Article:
Once the arms are aching from tackling leviathans, in GB you cannot help but sit back and gaze in open mouthed wonder as nature unfolds around you revealing both it’s beauty and its brutality; flamingos, eagles, vultures, dolphins, thrashing feeding frenzies and the varied dramatic landscape are breath taking.

Taking the decision to go to Guinea Bissua was a leap of faith, however after my second trip it has actually left me with a worse problem than I started with, nowhere else comes close!

Cheers Rob

Stan Ryan – Guinea Bissau 28th Feb- 8th Mar

After our last trip in October 2010 to Guinea Bissau, which was exceptionally productive, some of us decided that we just had to return again. So dates were planned, the trip was booked and we began saving for this expedition.
Travelling was much easier this time with flights from Dublin – Lisbon- Bissau. Door to door from Dublin – the hotel on Orango took about 21 hours without any sleep. So if anybody is doing this trip then I would suggest that the first day be put aside for resting rather than fishing.

Overall fishing was brilliant with about 30 species being caught and fish up to 180lb being landed.
To see pictures of the trip you may visit…s-6/index.html

A short video can be seen at

Slide show can be viewed at…e-2/index.html

The group consisted on 9 people. 4 were Borough SAC members joined by a friend and 4 others from the UK.
27th Feb: We arrived and left our hotel in Bissau within 2 hours. Heading down the river in the dark we were guided by LED torches, every 200m, on both banks of the river…..ever feel that you were part of a James Bond movie or a smuggling ring?!!! We stepped onto Orango island at around 9.30 , a little the worse for wear.
At 11.30 Marty and I ventured down the beach with spinning rods in hand and fires lures at a reef about 50M out. The only fish was a small marbled grouper.

After lunch we went by boat to a sandbar, Pikanina, our in the middle of the sea for 2 hours. As the tide was dropping only one barracuda was landed.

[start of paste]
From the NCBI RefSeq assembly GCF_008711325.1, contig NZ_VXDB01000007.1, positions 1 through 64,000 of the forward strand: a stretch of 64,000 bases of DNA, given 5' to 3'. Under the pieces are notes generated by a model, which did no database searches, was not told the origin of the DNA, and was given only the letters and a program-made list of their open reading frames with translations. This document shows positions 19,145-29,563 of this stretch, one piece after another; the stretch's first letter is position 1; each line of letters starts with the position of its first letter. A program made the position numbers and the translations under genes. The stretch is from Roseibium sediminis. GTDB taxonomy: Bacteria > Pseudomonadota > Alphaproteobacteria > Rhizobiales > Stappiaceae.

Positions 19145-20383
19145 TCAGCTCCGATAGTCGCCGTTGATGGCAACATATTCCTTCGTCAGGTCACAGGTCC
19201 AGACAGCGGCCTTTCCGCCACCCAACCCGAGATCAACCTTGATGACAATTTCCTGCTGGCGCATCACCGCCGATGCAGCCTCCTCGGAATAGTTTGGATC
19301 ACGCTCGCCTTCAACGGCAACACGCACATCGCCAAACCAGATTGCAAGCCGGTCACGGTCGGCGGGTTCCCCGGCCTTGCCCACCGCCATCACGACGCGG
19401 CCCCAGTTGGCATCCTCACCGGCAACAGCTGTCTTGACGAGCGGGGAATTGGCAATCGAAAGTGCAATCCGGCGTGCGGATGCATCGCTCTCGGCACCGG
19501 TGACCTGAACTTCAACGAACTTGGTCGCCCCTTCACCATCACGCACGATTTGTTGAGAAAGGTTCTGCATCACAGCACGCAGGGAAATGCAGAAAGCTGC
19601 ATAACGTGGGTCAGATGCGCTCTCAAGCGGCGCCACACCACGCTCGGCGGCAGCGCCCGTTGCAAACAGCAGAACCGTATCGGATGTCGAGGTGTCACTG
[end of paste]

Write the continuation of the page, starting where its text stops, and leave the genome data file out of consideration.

As I said we should really have used this as a rest day.
28th Feb: Our boat set out for the Chimneys. Having had great success there last year I was really dying to see if it would yield a similar result……it was even better
On way to our destination we stopped for livebaits , Yabouys and Plat Plats which took very small feathers. We also managed to catch other species ; red bream, chienchat , merou (small grouper) and one haddock like fish.

On arrival at the Chimneys we went popping while drifting. After quite a few casts my popper was devoured by a very large fish that took off like a train. My new Stella reel screamed as line poured off it. This brute did not want to join us in the boat and so it was about 15 minutes later when a magnificent Leerfish of 40lb was dragged over the gunnels. No gym could match the workout these fish give.…5&d=1332186730
The livebaits were then slipped over the side of the boat mine had an immediate take. Taking the rod in my already strained arms I faced another battle with a very strong opponent. After quite a while a Cobia of 40lb appeared at the boat. My arms were shaking and my shoulder ached from the gut wrenching experience.

Then the other 2 rods on the boat went into action. Eamon had a real fight on his hands as a monster took off at a rate on knots. In fact the fish couldn’t be stopped and the anchor had to be lifted and the boat followed the fish so that line could be retrieved. He huffed and puffed and fought with all his might for a long time before landing a Cobia of 100lb. The IGFA all tackle world record is 135lbs 9oz! What a fish and what an achievement!!!!!…6&d=1332186947

Several Cobia later we anchored up.
During the year Eamon had come up with the idea of a species competition. Last year the winner had 18 species. However, Eamon’s plan was to use feathers , possibly baited, to see if we could better this number. This was a brilliant idea. While the fishing in Guinea Bissau is fantastic it is important to realise that all fish do not feed all of the time.
So when no big fish were cooperating while at anchor we dropped some baited feathers over the side of the boat. Action was immediate with a number of small grouper being landed.…8&d=1332186996

The dreaded Ramora also put in an appearance. These are the cleaner fish that stick to sharks and other big fish. They also seem to live on the bottom of boats. As soon as bait is dropped out of the boat Mr. Ramora darts out and tries to grab it. So they are very easy to catch and can become a nuisance.

Suddenly, the water boiled with massive eruptions, about 100m away, as baitfish were chased by Jacks. Try as we might with our poppers they would not cooperate. So we set up some deep divers for trolling. This resulted in several long fin Jacks being landed up to 40lb…7&d=1332186971
What an end to the first days boat fishing!!!!